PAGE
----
May you please answer a few questions regarding "Fraternal Correction?"


#21

I don’t know where this urge to correct others comes from but it doesn’t seem to be in line with what the fathers say. Just look at post number 8 on this thread. I’ll also quote from a very famous book on the spiritual life from St Ignatius Brianchaninov called The Arena. He relays a story from the desert fathers from St Poemen.

Worldly people and many living the religious life, through ignorance and inexperience, often praise as spiritual zeal something that stems from conceit and pride. They extol this zeal as zeal for the faith, for piety, for the Church, for God. It consists in a more or less harsh criticism and condemnation of one’s neighbors in their moral faults, and in faults against decorum in church and the liturgical rites. Deceived by a wrong conception of zeal, the imprudent think that by yielding themselves to it they are imitating the holy fathers and martyrs, forgetting that they, the zealots, are not saints but sinners themselves.

Whoever decides of his own self-will to convict his brother or make some reprimand, clearly reveals and proves that he considers himself more prudent and virtuous than the person he blames, and that he is acting at the instigation of passion and deception and diabolic thoughts.

Saint Poemen the Great relates that a certain monk, carried away by zeal, was subjected to the following temptation. He saw another monk lying on a woman. For a long time he wrestled with the thought that urged him to stop them from sinning. At last he gave into the temptation and he gave them a kick with his foot. Suddenly he realized that it was two sheaves of wheat lying one upon the other. - Bishop Ignatius Brianchaninov


#22

I personally do not have an urge to admonish anyone,and I usually don’t unless I’m driven to it. If I see a person making wrong decisions after others, or self try hard to correct him in his actions for his own good and the good of others I in charity have to speak up. I wound up loosing my job because there were unfair working practices taking place. I only demanded that what was our legitimate expectation and rights be implemented. I became a boat-rocker and they threw me overboard.


#23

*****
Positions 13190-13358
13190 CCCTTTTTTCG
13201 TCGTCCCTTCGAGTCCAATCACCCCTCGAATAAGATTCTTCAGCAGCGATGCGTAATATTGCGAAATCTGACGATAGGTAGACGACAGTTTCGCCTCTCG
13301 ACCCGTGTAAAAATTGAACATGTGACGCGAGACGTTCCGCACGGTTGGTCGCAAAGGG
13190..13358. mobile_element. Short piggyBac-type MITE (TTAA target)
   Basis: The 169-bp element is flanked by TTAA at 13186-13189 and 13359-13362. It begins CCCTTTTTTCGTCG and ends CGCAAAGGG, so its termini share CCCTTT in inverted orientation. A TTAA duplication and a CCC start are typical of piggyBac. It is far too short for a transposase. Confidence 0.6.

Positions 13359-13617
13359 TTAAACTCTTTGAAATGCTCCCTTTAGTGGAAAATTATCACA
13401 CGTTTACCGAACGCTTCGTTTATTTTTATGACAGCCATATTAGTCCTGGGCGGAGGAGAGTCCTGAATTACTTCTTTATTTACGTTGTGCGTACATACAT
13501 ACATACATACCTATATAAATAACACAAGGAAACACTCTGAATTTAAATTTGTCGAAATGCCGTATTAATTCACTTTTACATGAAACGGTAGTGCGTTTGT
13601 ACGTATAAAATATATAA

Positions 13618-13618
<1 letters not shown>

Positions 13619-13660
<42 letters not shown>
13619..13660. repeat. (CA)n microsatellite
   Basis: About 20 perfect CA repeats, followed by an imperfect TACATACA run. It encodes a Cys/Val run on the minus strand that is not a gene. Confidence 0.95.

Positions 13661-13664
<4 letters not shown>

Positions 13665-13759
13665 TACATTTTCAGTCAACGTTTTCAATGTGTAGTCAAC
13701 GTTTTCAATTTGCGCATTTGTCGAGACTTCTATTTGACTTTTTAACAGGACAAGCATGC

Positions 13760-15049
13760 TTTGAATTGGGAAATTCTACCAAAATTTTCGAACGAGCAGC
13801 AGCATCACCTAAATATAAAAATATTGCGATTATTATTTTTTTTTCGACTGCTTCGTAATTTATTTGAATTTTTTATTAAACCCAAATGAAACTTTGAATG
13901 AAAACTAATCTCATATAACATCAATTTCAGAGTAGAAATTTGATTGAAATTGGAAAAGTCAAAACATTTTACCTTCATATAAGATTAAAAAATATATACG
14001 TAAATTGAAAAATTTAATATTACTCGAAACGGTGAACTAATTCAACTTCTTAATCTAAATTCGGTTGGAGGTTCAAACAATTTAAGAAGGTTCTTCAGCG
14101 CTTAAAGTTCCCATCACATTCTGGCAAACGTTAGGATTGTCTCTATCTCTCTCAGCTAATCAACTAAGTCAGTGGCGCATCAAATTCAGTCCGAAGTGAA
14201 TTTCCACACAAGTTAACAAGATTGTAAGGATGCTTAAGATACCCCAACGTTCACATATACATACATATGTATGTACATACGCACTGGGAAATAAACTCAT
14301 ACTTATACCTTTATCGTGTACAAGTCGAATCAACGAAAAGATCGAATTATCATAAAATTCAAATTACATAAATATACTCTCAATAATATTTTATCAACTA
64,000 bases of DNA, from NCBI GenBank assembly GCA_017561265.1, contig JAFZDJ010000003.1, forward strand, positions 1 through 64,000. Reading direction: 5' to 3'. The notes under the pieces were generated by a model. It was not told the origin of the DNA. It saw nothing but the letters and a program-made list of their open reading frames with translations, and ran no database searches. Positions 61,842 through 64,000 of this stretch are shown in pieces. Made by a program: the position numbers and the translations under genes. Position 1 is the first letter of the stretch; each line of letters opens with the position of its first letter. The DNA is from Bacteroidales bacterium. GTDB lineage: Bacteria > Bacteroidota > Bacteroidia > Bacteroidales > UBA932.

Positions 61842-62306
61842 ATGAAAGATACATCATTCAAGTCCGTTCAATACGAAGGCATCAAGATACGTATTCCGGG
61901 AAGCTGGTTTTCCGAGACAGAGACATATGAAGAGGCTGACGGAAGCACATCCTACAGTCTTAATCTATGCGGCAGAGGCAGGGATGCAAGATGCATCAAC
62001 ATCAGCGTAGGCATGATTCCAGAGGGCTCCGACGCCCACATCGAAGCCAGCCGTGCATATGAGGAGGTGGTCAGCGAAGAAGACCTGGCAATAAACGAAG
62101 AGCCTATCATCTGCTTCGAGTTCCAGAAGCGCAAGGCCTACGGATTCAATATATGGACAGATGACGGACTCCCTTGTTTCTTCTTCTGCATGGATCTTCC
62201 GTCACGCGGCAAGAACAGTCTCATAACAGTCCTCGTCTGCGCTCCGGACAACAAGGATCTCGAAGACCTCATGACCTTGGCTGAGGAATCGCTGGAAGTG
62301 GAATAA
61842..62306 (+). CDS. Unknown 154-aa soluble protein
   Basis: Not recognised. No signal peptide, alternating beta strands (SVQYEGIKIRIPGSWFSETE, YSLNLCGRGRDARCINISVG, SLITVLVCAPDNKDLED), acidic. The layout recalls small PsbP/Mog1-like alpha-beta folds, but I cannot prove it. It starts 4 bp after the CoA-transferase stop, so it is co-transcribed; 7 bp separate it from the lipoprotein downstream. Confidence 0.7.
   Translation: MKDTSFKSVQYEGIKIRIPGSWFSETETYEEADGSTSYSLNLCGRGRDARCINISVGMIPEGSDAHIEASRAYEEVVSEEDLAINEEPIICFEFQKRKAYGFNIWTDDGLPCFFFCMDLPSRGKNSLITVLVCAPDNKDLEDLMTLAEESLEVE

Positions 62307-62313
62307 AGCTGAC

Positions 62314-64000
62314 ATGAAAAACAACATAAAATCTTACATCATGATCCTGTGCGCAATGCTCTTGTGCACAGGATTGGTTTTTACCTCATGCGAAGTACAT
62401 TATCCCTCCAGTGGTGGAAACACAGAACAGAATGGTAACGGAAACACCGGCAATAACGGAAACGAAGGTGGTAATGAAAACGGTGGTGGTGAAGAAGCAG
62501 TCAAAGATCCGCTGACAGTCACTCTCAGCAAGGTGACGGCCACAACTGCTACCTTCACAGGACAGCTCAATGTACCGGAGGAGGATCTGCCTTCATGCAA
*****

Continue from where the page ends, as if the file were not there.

Well, in the quoted speech from PopeFrancis, it says:

“Fraternal reprimand is an act that heals the Body of the Church. There’s a tear, there, in the fabric of the Church that we must mend. And like mothers and grandmothers, who mend so gently, so delicately, we must do likewise when we want to reprimand our brother.”

I think this may be where the urge comes from.

I’m afraid that I have to disagree with some of the sentiments in your quoted passage. Possibly the saint was wrong (it can happen) or possibly it is the translation. But it is certainly not necessary to think that you are better than someone else in order to want to help them see some fault they may not have realized. One never can or should try to judge the spiritual state of another (e.g. “this person is on the way to Hell,”) but if they are performing an act that can be sinful, it is not charitable to ignore it. Besides, in Mt. 18:15-17, Jesus tells us to do it.

It’s just that, as Pope Francis says, there are a lot of wrong ways to do it. So, we must closely examine ourselves before deciding whether to attempt it, so that we do not do more harm than good.

–Jen


#24

Fraternal correction is NOT about zeal and condemnation: it is about charity - it is about trying to save the soul of a neighbor who has gone astray. Admonishing the sinner is a spiritual work of MERCY. God bless you.


#25

Everyone who presumes to offer correction thinks they are doing it out of love and charity.


#26

It’s not just one saint. It’s a constant theme in the desert fathers and monastic writings throughout the centuries.


#27

No, this is not true. Some people offer correction because they want to “put another person in their place” or they want to condemn another or belittle another or make themselves somehow superior to another, charity is far from their heart.